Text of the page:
9 Tools To Help You ‘Stalk’ Candidates (in a non-creepy way)

By Michael Overell - Jan. 3, 2023
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It’s no secret that there’s a host of information available on the internet that can assist hiring managers to discover more about their potential new hires.

While not everyone is as happy about it as recruiters and hiring managers, candidates have accepted the reality that their public online information will be accessed at some point during the hiring process.

Searching for information about candidates through online sources has changed the outcome for a significant percentage of hires. Depending on which survey you read, between 48-91% of employers perform a digital search for information about a potential new hire, the vast majority before they even call the applicant.

When you’re ‘stalking’ a candidate online, be sure to stay within the bounds of propriety, and don’t be too quick to judge. Look to their online presence to let you know whether they know how to manage an online brand, or look at whether they’re a culture fit. You can even use your ‘stalking’ to validate their claims.

A friendly warning: Be sure not to use these tools (or any others) to help you discriminate against any candidate illegally on the basis of religion, nationality, sexual orientation, etc. We’re serious about that.

Key Takeaways

  • Google, LinkedIn, Facebook, and Twitter can help you find out more about candidates’ skills and personalities.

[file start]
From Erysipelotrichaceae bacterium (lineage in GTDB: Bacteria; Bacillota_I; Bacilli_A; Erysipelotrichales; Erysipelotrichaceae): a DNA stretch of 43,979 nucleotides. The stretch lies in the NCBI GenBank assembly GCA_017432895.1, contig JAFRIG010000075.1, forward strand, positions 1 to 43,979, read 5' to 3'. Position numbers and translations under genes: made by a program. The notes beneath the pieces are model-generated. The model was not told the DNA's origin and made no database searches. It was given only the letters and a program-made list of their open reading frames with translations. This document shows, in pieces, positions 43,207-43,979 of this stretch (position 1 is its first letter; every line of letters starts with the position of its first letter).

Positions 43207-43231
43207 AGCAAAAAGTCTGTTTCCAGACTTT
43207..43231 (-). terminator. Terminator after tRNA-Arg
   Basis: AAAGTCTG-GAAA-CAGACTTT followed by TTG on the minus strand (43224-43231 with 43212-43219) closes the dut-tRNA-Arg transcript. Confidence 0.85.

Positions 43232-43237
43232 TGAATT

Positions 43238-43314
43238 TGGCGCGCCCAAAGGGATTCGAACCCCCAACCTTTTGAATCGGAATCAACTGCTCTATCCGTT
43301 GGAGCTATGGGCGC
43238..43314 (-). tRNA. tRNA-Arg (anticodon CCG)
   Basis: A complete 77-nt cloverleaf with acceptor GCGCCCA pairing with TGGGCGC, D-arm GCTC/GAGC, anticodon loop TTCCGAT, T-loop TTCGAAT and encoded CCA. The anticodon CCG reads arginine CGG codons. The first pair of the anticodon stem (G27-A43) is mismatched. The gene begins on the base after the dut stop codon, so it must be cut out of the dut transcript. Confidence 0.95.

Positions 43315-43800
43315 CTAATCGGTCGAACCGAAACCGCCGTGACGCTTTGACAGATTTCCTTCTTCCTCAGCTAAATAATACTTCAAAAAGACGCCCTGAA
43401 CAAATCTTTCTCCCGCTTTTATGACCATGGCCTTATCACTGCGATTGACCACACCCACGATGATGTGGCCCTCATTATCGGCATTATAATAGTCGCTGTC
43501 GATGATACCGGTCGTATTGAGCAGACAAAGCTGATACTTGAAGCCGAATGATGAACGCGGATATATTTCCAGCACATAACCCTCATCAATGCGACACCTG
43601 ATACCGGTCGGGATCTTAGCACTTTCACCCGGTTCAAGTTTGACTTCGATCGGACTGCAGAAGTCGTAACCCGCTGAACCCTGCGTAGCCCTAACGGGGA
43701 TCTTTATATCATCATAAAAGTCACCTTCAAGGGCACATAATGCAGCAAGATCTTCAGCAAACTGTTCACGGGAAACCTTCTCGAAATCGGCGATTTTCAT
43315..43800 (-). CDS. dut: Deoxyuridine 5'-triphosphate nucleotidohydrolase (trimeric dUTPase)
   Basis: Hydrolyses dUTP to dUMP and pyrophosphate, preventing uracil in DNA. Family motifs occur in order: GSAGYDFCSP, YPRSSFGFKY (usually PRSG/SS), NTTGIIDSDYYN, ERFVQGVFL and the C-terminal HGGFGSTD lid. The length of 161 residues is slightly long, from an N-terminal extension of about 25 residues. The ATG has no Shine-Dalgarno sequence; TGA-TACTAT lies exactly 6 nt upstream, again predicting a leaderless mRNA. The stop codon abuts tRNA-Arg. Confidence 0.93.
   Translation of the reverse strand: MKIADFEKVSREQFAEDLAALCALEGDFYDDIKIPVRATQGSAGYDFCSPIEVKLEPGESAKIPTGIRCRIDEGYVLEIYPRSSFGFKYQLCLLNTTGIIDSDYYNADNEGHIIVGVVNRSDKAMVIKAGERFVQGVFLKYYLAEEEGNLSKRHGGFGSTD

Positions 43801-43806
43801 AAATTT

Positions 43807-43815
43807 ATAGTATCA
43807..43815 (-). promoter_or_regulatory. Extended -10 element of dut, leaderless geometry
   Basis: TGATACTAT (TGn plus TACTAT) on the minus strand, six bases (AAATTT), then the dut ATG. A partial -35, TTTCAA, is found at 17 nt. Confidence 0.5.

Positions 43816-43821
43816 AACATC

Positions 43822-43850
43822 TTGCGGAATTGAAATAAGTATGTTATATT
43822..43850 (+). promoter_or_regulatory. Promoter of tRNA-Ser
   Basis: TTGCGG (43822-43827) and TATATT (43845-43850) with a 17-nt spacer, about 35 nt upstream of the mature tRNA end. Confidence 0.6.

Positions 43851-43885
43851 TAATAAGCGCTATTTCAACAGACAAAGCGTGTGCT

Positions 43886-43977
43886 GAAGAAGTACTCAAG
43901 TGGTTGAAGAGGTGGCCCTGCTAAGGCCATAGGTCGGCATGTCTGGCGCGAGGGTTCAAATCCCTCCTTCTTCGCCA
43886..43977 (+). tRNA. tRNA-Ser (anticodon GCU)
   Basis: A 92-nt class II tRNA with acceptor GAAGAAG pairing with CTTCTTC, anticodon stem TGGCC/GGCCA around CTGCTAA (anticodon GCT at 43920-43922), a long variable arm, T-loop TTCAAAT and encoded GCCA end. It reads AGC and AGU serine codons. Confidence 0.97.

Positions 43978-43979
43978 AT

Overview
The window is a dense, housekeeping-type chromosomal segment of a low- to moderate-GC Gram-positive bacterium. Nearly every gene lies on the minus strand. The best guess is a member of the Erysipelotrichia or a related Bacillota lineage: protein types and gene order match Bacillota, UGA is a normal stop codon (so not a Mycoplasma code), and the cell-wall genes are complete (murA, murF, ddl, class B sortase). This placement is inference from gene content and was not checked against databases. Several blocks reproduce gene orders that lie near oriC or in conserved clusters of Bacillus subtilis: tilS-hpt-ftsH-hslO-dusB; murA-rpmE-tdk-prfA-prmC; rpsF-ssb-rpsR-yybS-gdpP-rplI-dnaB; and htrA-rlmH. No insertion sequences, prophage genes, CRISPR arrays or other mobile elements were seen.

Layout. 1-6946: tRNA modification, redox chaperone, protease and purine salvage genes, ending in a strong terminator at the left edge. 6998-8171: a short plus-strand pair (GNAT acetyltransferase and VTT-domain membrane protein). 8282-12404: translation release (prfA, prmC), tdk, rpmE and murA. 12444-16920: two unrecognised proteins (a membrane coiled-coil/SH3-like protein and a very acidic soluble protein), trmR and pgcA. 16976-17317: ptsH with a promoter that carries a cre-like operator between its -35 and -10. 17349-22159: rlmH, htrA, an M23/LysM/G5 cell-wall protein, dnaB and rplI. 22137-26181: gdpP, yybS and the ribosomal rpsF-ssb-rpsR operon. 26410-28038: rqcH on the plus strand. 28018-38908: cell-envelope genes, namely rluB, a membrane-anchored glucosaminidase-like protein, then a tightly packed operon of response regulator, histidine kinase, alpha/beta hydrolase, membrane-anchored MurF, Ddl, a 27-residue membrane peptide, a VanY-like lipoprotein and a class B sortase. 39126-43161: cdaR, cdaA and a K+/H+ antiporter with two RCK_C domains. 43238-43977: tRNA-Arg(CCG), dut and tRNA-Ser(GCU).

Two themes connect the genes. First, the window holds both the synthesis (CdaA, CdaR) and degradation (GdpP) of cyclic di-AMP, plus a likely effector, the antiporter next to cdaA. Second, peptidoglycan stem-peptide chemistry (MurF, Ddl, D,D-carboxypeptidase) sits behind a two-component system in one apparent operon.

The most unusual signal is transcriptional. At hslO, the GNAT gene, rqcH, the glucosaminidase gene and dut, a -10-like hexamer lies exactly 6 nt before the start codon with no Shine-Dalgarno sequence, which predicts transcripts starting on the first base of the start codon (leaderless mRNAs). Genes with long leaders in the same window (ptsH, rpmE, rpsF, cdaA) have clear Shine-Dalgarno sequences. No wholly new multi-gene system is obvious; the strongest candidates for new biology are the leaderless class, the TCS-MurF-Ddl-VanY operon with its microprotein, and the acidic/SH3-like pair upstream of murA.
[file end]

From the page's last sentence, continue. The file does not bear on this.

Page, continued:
• Pipl.com, Glassdoor.com, and TinEye.com can help you conduct more in-depth searches on job candidates.

  • GoodHire and Spokeo.com have paid services to help you find information about your job candidates more easily.

9 Tools To Help You 'Stalk' Candidates (in a non-creepy way)

9 Tools to Help You Research Candidates

  1. Google

    The first place to go when looking for information on a person is Google. This may seem straightforward but there’s a host of information missed by employers in Google’s sub-sites.

    Begin by using the candidates’ full name in quotation marks and a location in the standard Google site, and then do the same on:

    • Google Blog Search: Pulls up articles and comments on blogs from around the internet.

    • Google News Search: If the candidate has been mentioned recently in a news article this will show you.

    • Google Image Search: Pictures may be pulled up from sites that articles don’t discover.  Use the pictures to link back to the information.

  2. LinkedIn

    If you receive a resume through email, you can usually find the person easily on LinkedIn, which is an incredibly detailed source of additional data.

    Look for recommendations from previous positions and note how they talk about themselves and their previous roles. Don’t forget to note the groups they are a part of or projects they have been involved with.

  3. Facebook

    After LinkedIn, Facebook is the most popular social networking site used by employers to gather data on a person. Even profile pictures will give you a better impression of their personality and activities. Look for Pages that they like and Groups they are a part of, particularly if they have locked down their posts.

    Some employers respond negatively to locked-down profiles. Don’t assume that the candidate is trying to hide something nefarious. With the heightened awareness of digital footprints today, many people make the decision to simply lock everything down. This is a sign of prudence, not deceitfulness.